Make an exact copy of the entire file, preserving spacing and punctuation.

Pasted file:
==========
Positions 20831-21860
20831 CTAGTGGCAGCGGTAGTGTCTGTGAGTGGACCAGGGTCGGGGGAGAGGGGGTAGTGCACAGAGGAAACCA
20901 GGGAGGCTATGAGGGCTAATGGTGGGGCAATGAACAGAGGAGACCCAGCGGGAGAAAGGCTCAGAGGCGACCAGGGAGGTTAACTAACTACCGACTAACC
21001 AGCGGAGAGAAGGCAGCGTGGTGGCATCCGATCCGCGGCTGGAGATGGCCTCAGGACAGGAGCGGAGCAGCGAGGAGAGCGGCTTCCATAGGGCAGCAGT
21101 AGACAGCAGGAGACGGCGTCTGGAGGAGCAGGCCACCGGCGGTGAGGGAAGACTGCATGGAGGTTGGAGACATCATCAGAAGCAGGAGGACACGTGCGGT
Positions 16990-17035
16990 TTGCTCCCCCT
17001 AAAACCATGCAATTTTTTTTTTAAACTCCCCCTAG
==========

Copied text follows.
Positions 20831-21860
20831 CTAGTGGCAGCGGTAGTGTCTGTGAGTGGACCAGGGTCGGGGGAGAGGGGGTAGTGCACAGAGGAAACCA
20901 GGGAGGCTATGAGGGCTAATGGTGGGGCAATGAACAGAGGAGACCCAGCGGGAGAAAGGCTCAGAGGCGACCAGGGAGGTTAACTAACTACCGACTAACC
21001 AGCGGAGAGAAGGCAGCGTGGTGGCATCCGATCCGCGGCTGGAGATGGCCTCAGGACAGGAGCGGAGCAGCGAGGAGAGCGGCTTCCATAGGGCAGCAGT
21101 AGACAGCAGGAGACGGCGTCTGGAGGAGCAGGCCACCGGCGGTGAGGGAAGACTGCATGGAGGTTGGAGACATCATCAGAAGCAGGAGGACACGTGCGGT
Positions 16990-17035
16990 TTGCTCCCCCT
17001 AAAACCATGCAATTTTTTTTTTAAACTCCCCCTAG